Music & Sound Retailer August 2021, Vol 38 No 8

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PRS HX AMPS By Brian Berk

PRS Guitars has “let Jimi take over.” The company is adding a new tone family to its lineup with PRS HX amps, which were inspired by one of Jimi Hendrix’s personal amps. While not an exacting historic reproduction of Hendrix’s amp model, PRS HX amps are designed to capture the circuit, as well as the flexibility and power, of late 1960s Britishinspired Hendrix tone in a straightforward design. “When the HXDA first came out, we were able to look at one of the amps used by the Allman Brothers for ‘Live at the Fillmore.’ Now, we’ve had the opportunity to examine one of Hendrix’s touring amps and understand not just the circuit but the modifications and the parts choices that were made as Hendrix continued to use the amp,” said Paul Reed Smith. “These HX amps are intended to sound exactly the same as Hendrix’s touring rig, not look exactly the same. But we know this is hallowed ground. We feel privileged to reach back into history and bring something special into the current music landscape.” A continuation of PRS’s popular HXDA amplifiers, PRS HX amps feature a refined control layout and a newly documented Hendrix Touring Circuit. This circuit is heavily inspired by one of Hendrix’s personal amps purportedly used at Woodstock, which Paul Reed Smith and PRS amp designer Doug Sewell were able to study in 2018 with permission from Paul Allen and the Museum of Pop Culture in Seattle, as well as Janie Hendrix, the legendary guitarist’s sister who serves as president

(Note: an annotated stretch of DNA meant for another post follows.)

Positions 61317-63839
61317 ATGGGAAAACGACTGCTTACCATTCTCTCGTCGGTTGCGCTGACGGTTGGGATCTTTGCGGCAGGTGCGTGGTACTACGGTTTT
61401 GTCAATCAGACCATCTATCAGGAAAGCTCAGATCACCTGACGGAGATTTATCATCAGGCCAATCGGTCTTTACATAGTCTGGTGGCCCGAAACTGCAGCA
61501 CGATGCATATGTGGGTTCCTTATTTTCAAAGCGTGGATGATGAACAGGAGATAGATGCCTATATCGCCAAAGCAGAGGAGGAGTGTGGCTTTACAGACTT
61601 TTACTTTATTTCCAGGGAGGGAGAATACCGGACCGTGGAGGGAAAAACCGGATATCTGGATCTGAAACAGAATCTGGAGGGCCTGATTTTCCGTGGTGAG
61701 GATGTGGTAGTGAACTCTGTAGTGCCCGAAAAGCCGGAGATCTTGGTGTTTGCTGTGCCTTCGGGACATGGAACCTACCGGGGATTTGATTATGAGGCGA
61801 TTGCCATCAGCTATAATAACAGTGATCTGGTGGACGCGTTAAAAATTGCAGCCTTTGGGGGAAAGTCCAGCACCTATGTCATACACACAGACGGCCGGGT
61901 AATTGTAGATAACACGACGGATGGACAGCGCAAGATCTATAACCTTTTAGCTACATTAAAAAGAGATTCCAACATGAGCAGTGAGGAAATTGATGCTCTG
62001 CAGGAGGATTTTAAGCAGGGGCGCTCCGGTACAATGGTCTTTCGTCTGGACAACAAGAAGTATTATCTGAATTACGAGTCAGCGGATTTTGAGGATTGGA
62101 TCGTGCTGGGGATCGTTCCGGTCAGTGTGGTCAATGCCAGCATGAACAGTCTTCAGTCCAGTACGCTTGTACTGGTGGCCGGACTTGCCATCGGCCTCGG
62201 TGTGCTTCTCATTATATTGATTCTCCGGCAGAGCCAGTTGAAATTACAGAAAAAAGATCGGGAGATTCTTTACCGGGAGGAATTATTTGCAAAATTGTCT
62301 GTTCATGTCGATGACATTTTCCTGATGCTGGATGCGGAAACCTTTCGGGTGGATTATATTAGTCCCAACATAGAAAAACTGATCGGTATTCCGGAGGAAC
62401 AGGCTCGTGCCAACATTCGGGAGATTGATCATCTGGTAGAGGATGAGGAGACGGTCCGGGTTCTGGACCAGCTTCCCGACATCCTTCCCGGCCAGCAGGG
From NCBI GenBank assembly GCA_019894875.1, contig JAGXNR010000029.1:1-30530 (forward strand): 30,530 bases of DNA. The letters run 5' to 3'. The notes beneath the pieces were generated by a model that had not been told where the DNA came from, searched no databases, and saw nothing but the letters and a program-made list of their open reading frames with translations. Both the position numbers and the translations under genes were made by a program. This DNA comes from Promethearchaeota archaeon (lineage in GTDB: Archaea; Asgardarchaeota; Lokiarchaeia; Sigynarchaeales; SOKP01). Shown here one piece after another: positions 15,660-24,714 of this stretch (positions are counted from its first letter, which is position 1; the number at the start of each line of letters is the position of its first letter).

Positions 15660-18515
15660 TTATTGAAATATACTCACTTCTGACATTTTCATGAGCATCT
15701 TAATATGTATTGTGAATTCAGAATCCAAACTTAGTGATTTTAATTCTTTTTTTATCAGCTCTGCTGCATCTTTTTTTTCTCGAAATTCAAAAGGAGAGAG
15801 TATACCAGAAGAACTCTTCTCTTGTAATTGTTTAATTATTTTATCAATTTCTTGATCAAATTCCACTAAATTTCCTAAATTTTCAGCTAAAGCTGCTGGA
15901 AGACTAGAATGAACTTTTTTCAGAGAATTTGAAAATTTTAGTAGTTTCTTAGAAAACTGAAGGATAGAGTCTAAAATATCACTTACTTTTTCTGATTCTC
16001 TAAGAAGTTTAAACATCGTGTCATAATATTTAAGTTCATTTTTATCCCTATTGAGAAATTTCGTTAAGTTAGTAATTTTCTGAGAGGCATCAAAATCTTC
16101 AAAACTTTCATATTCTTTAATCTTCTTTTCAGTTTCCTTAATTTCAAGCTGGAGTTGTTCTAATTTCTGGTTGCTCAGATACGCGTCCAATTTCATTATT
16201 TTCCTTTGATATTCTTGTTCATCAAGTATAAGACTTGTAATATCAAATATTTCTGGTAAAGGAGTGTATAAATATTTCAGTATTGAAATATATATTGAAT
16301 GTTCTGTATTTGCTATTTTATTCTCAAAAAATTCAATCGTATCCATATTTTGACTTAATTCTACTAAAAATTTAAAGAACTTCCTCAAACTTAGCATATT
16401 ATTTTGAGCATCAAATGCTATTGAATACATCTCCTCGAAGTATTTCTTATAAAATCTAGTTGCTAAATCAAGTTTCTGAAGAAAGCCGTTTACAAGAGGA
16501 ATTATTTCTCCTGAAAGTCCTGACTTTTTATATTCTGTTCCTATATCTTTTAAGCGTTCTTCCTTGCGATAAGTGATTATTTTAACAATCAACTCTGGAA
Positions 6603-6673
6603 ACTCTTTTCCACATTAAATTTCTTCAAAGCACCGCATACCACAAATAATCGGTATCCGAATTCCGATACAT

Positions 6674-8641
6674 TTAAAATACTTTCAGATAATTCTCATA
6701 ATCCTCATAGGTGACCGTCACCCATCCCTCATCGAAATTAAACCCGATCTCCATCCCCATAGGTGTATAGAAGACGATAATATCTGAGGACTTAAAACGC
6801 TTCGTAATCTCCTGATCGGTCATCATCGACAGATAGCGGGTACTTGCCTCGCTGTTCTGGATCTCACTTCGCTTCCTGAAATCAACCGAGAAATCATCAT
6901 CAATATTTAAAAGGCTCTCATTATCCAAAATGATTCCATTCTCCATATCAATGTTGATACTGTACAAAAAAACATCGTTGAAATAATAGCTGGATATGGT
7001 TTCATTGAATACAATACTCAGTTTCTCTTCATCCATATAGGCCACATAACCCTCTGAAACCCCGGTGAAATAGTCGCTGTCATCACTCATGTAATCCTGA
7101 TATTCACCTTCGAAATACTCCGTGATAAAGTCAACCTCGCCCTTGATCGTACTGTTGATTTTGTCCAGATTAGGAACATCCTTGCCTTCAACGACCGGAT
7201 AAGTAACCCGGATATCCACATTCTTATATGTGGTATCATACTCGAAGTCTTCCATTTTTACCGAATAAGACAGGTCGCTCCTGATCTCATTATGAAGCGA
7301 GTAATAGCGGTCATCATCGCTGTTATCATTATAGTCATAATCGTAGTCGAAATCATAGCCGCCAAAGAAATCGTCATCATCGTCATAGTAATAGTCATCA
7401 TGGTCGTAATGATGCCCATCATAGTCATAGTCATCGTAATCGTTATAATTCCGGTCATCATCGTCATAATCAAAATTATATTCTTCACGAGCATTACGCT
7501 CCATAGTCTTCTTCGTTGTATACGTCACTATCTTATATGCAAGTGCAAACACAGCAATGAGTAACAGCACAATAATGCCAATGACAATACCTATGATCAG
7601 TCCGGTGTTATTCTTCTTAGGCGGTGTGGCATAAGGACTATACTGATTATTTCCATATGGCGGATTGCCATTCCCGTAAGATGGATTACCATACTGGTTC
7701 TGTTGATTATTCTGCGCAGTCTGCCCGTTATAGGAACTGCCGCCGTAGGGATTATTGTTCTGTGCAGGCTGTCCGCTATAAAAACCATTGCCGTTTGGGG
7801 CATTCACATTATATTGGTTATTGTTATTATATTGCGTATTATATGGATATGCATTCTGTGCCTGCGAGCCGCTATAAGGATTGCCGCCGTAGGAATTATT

and CEO of Experience Hendrix LLC and Authentic Hendrix LLC and is the founder of the Jimi Hendrix Park Foundation. The historic amp, which was housed at the Museum of Pop Culture, had been significantly modified by “Amp Doctor” Dave Weyer of the West Coast Organ and Amp Co. Not only did the amp need to work on American power and through the rigors of touring in the 1960s, but Hendrix and Weyer were also dialing in Hendrix’s signature sound. Still, making an exact clone of the original was not possible or desired, as Sewell explained. “This is not a painstakingly historical re-creation of the amplifier Hendrix used, but a snapshot in the development of a series of modified amps he came to use on tour and in the studio. Consideration was given to reliability, compatibility with his effects and guitars, the tones he achieved, and the feel and response of the amp,” Sewell noted. “We have made an exhaustive search for all the critical parts that would enforce the original (continued on page 45)